Griffin has become one of the NBA's most scrutinized talents and there was plenty of anticipation to see how his confrontation style would play in the postseason. In the second quarter, Randolph fouled Griffin beneath the basket, then aggressively bumped him. Observers had been waiting to see whether Griffin could maintain his composure in a physical series, but as Randolph was whistled for a technical foul, Griffin could only smirk. Gotcha.
One game doesn't even begin to lay the foundation for the kind of career Griffin aspires to. The Clippers lead 3-1 in the series, but still need to close the Grizzlies out. They'll need Griffin to do so, and to advance further.
"I have a lot to prove," Griffin said. "My game has a lot of improvement left to be made, and I don't ever want to feel like I don't have anything to prove. This year, especially, I felt like there has really been a drive inside of me. I need to step up and step up in a bigger way and step up on a team that actually wins games."
Actual wins traditionally result from tangible contributions. Griffin's teammates and coach were effusive about his production in Game 4. Now they and Griffin will see whether that nascent success can translate into sustained excellence -- and more actual wins.
2. Around The Association
Recap | Box score
MVP: Chris Paul was uncharacteristically unclutch at the end of regulation, not even getting off a shot on the final possession. But like he has for most of this series, he wound up as the difference-maker by game's end. He finished with 27 points, nine rebounds and seven assists, including four huge jumpers in overtime.
That was wild: Not only did the drama exceed 48 regulation minutes, but players on both sides were diving on the floor, flying out of bounds, and making plays through physical defense throughout the game. It was just another entertaining battle in the playoffs' best series.
X factor: Memphis' 47-36 edge on the glass. Once again, the Grizzlies dominated the rebounding battle, and it allowed them to hang around and force overtime, despite foul trouble for Tony Allen, Zach Randolph and Marc Gasol.
Recap | Box score
MVP: It's tough to argue that anyone deserves the MVP for the Spurs after a near collapse, but Manu Ginobili got his 3-point shot back in this one en route to 17 points and had some general Manu-ness going, making plays at big times for San Antonio. It's still a sour nomination for MVP, though.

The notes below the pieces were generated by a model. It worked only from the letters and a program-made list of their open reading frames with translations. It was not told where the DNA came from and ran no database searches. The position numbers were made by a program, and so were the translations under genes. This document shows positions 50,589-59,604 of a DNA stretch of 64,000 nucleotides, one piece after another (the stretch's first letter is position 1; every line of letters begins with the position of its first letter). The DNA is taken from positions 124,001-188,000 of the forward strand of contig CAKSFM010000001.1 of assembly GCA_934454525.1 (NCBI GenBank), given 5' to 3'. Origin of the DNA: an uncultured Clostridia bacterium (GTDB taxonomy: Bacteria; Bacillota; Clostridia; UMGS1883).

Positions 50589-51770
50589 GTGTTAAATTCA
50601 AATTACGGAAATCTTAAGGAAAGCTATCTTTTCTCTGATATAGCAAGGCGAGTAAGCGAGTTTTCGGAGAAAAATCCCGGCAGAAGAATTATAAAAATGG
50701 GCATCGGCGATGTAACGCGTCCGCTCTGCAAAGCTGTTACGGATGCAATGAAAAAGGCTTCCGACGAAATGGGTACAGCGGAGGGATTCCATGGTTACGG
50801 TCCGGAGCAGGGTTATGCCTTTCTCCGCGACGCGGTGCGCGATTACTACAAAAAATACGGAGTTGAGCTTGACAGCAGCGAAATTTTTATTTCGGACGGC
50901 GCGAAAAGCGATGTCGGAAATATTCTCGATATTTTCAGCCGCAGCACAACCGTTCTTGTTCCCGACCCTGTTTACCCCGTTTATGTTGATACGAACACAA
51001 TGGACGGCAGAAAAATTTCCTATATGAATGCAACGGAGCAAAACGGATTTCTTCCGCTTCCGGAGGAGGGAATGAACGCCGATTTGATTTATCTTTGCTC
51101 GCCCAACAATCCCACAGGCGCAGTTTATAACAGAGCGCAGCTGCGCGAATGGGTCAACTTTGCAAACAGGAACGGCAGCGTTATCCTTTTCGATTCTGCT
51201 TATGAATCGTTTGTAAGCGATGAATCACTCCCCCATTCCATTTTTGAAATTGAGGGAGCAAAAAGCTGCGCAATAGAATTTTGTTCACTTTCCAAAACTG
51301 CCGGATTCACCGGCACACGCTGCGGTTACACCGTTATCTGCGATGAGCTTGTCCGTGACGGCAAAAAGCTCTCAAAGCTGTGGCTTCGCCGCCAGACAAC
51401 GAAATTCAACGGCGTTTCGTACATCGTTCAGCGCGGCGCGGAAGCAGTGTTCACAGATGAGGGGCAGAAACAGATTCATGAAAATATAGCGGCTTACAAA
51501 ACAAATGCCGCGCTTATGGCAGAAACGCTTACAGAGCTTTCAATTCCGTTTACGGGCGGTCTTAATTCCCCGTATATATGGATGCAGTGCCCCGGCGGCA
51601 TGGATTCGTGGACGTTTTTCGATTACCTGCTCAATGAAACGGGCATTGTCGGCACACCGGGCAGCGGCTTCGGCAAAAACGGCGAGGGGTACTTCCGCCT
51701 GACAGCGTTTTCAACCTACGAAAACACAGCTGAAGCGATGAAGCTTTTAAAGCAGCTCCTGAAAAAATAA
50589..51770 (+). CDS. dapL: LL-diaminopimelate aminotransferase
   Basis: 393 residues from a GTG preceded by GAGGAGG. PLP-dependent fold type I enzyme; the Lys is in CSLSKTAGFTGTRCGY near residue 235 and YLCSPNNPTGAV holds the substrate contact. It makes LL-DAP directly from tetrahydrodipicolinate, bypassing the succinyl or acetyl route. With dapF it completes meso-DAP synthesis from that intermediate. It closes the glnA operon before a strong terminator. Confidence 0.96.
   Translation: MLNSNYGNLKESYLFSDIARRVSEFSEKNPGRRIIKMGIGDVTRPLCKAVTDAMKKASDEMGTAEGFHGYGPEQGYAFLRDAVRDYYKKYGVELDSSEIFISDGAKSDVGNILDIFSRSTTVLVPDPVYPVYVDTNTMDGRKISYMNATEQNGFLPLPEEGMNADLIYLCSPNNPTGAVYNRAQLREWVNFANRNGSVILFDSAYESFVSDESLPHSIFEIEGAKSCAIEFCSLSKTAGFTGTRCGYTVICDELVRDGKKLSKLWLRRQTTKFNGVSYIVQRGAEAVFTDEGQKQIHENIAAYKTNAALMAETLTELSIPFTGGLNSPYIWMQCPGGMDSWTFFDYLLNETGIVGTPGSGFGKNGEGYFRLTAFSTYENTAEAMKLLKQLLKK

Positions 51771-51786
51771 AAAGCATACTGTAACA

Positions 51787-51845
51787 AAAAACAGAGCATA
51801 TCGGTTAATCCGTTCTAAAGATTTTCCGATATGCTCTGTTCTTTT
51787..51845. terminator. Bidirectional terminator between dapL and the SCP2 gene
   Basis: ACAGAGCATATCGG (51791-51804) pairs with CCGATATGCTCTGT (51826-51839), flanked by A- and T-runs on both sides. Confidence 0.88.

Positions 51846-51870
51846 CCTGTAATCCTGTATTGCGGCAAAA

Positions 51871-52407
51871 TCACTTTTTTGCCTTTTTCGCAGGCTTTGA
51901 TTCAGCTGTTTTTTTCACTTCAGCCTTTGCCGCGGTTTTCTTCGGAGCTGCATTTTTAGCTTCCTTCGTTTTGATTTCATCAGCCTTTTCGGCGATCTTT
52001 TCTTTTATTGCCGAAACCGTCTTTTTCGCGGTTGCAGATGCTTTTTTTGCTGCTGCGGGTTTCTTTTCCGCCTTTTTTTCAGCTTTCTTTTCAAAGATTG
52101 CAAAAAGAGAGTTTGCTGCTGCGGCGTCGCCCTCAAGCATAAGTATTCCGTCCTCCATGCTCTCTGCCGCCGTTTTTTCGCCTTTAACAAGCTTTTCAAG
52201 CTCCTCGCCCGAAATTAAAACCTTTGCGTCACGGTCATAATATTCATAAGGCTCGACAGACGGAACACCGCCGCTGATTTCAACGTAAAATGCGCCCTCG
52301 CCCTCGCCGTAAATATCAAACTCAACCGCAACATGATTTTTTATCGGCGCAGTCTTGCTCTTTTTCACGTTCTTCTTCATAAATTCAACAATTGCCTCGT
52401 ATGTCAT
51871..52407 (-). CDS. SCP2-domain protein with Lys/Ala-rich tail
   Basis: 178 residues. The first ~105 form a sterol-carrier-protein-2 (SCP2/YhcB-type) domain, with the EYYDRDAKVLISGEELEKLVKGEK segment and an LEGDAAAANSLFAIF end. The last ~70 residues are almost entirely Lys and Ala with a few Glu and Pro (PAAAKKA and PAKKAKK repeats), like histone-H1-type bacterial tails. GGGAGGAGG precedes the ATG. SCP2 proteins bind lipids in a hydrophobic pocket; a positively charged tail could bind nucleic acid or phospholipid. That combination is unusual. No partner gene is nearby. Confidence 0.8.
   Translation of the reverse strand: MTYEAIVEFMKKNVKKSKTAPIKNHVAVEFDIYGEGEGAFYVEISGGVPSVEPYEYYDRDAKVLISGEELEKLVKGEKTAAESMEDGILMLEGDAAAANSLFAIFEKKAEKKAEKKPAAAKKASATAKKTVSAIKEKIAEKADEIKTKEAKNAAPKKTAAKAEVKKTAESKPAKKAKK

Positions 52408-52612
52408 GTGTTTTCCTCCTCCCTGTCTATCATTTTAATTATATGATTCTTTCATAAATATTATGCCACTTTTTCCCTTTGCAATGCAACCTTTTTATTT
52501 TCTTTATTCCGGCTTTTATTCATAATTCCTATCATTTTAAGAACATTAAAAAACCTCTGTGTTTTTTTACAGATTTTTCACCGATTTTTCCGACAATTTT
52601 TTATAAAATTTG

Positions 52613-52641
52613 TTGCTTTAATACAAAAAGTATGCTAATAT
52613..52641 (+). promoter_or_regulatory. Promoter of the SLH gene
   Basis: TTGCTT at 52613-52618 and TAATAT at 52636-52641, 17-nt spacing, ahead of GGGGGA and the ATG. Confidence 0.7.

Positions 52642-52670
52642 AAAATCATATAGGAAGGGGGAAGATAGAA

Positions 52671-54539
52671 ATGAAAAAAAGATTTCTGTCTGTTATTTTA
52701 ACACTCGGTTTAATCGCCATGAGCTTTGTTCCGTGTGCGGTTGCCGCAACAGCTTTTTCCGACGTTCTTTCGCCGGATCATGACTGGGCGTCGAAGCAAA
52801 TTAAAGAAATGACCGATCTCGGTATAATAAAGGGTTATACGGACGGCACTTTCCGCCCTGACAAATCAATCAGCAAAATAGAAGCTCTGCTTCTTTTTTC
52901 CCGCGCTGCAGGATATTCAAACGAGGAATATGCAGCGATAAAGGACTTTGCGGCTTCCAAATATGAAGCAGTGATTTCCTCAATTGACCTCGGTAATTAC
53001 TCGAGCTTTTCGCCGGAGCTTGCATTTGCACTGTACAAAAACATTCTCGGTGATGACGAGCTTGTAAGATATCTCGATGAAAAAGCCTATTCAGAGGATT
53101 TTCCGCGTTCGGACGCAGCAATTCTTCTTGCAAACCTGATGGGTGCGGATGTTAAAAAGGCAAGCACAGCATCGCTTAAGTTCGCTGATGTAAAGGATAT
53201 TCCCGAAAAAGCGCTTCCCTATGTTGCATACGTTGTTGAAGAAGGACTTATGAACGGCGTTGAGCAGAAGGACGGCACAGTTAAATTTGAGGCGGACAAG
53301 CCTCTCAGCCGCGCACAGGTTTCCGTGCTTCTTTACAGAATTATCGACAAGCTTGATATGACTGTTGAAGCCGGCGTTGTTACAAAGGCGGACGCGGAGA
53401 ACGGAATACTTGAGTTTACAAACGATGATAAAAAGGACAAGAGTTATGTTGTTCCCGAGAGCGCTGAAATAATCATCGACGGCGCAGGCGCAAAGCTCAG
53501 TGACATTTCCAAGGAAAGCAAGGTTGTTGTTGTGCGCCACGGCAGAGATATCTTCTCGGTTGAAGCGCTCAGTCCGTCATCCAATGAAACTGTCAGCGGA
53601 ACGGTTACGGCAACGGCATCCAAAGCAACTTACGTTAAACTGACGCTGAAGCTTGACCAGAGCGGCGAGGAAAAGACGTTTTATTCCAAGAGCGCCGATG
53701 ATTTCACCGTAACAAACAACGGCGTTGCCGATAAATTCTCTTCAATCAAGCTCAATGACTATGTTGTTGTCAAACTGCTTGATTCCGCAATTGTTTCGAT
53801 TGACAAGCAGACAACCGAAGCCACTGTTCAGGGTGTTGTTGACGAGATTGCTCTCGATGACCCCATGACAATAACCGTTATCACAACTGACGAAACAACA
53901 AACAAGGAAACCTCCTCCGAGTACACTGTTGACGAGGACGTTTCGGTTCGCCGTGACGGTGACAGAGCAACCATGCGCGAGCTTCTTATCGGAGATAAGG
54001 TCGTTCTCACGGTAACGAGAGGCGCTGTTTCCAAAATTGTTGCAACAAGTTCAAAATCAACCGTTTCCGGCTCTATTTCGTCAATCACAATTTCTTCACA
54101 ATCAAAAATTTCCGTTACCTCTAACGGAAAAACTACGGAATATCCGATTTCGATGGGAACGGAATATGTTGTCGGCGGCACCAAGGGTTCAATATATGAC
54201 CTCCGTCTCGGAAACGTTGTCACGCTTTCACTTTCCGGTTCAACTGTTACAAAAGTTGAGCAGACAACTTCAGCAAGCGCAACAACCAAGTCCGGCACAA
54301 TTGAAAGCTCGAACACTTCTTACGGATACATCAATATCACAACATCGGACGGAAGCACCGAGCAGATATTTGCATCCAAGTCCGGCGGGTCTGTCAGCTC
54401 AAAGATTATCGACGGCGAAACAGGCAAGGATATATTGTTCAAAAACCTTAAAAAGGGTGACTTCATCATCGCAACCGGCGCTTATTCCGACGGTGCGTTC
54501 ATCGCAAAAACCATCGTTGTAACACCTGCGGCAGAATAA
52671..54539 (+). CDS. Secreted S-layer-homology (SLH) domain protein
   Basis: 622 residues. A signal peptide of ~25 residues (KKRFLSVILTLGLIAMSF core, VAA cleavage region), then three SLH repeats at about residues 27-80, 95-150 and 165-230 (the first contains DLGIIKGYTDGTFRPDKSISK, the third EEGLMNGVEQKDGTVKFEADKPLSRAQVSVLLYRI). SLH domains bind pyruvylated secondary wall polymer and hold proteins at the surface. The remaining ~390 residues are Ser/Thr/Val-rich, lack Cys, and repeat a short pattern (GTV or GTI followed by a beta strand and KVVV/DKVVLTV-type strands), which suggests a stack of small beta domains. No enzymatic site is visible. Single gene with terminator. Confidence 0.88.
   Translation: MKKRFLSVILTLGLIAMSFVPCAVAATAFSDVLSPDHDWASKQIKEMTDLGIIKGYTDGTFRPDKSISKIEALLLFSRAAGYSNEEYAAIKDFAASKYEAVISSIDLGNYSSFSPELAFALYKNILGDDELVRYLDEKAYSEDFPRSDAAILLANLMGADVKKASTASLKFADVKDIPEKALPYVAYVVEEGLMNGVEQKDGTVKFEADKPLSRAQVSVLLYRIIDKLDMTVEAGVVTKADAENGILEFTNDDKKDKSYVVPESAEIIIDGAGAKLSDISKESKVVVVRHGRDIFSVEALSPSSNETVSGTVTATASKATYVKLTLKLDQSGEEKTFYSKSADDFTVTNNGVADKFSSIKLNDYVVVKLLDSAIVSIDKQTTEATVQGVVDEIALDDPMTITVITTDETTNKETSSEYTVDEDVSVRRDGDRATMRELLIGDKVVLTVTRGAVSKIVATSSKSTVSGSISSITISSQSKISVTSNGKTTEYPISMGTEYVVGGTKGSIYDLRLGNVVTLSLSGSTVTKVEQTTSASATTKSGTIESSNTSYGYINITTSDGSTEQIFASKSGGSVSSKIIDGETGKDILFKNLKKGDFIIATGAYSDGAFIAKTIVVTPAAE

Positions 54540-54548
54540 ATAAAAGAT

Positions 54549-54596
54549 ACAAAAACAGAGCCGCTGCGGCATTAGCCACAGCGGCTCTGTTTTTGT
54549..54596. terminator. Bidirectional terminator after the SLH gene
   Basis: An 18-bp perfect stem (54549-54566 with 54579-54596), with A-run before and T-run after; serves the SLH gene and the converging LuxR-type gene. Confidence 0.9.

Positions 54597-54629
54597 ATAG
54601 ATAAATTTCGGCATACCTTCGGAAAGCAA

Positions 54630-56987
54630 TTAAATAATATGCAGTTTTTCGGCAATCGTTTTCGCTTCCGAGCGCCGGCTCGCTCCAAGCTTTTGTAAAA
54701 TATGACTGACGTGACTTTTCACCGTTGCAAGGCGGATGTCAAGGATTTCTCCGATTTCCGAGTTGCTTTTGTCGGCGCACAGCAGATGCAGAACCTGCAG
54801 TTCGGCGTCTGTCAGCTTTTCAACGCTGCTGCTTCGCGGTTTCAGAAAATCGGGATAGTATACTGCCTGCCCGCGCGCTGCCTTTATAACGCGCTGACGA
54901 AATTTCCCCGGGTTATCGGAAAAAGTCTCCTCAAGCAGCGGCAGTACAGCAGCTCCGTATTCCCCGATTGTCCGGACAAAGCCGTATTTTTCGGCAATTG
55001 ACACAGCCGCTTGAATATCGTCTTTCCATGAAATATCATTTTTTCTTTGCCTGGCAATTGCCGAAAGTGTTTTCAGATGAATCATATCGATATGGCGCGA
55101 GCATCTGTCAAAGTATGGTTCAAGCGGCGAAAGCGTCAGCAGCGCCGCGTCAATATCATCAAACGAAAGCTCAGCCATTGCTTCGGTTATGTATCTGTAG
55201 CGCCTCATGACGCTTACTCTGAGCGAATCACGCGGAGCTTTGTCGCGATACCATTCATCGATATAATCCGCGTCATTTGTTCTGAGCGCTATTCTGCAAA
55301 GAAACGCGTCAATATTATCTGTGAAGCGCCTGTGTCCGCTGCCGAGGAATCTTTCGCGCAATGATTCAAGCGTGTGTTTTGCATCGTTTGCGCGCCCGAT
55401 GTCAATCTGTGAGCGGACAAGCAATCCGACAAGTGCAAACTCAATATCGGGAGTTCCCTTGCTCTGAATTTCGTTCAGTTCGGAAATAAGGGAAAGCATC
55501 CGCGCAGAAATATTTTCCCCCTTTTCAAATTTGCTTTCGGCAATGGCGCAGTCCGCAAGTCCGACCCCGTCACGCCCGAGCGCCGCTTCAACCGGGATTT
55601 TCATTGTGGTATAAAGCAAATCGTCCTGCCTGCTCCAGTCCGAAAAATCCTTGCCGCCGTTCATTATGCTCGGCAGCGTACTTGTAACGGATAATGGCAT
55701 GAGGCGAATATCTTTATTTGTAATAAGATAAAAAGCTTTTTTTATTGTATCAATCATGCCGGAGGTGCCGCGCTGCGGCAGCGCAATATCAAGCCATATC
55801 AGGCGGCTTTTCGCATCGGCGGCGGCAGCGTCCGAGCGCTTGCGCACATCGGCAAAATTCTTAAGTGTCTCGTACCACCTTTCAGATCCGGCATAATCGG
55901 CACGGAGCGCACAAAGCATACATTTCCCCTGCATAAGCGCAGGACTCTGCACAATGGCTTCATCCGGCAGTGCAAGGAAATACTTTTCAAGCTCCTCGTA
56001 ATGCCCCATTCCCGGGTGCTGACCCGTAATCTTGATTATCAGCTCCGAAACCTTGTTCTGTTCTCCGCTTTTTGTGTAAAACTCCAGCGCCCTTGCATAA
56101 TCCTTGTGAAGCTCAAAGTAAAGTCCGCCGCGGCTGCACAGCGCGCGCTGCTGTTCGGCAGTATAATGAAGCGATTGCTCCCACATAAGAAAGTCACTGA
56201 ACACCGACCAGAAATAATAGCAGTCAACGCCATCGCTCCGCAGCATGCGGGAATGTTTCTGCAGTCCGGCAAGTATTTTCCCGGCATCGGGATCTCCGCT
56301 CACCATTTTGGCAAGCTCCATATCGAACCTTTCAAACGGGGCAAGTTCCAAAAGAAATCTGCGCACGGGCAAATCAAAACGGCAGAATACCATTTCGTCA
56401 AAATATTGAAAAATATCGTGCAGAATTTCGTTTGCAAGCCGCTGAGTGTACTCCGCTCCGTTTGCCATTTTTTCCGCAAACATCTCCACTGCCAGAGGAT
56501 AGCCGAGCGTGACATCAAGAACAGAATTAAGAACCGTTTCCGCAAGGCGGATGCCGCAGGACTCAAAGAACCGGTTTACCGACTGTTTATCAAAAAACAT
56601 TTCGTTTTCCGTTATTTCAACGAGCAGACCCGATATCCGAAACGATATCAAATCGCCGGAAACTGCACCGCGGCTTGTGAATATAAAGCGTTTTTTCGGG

Defining moment: In a game that felt like two completely different contests, one in which the Spurs controlled and another in which the Jazz dominated, the defining moment was the one that put an end to it all. Down just four with less than a minute left, a Jazz turnover led to a wide-open Ginobili layup on the other end that effectively ended any comeback.
That was different: Game 4 had a similar rhythm to Game 3 of this series, when it was generally close but never felt like the Jazz had done enough to be a favorite in the contest. Then the Spurs seemed to break it open, only to have their bench give away some of the lead. Then the San Antonio starters came in and nearly gave the rest of it back. And yet, the Spurs still held on to win.
3. Monday's Best
4. Monday's Worst
Jazz from long range: For all the credit due them for a hard-nosed, spirited comeback, the Jazz would make things a lot easier on themselves if they hit a 3-pointer. Yes, the Jazz did not make a single trey in 13 attempts from the floor Monday. Yes, Jeff Hornacek is not walking through that door.
5. NBA Video Channel
6. Tweet Of The Night
7. Quote Of The Night
"He's a great player, and that's what great players do."
-- Memphis coach Lionel Hollins, on Chris Paul
8. Staples Celebration
9. The Spurs Way
The Utah Jazz had three starters score at least 16 points; no San Antonio Spurs starter scored more than 11 points. The Jazz had three starters collect at least 10 rebounds; no Spurs starter had more than five rebounds. So what was the final score? San Antonio 87, Utah 81, as the Spurs completed a sweep of their first-round series.
Manu Ginobili came off the bench to score a team-high 17 points; among the starters, Tim Duncan and Tony Parker led with 11 points apiece. The Spurs' victory was the first in the NBA's past 591 playoff games in which no starter on the winning team scored as many as 12 points. The previous team to win a playoff game in that manner? Gregg Popovich's Spurs, of course. Back on April 30, 2005, the Spurs topped the Nuggets, 86-78, in Game 3 of a first-round series in Denver, with Duncan leading the starters with -- you guessed it -- 11 points, and Ginobili coming off the bench for a game-high 32.
10. Dunk Of The Night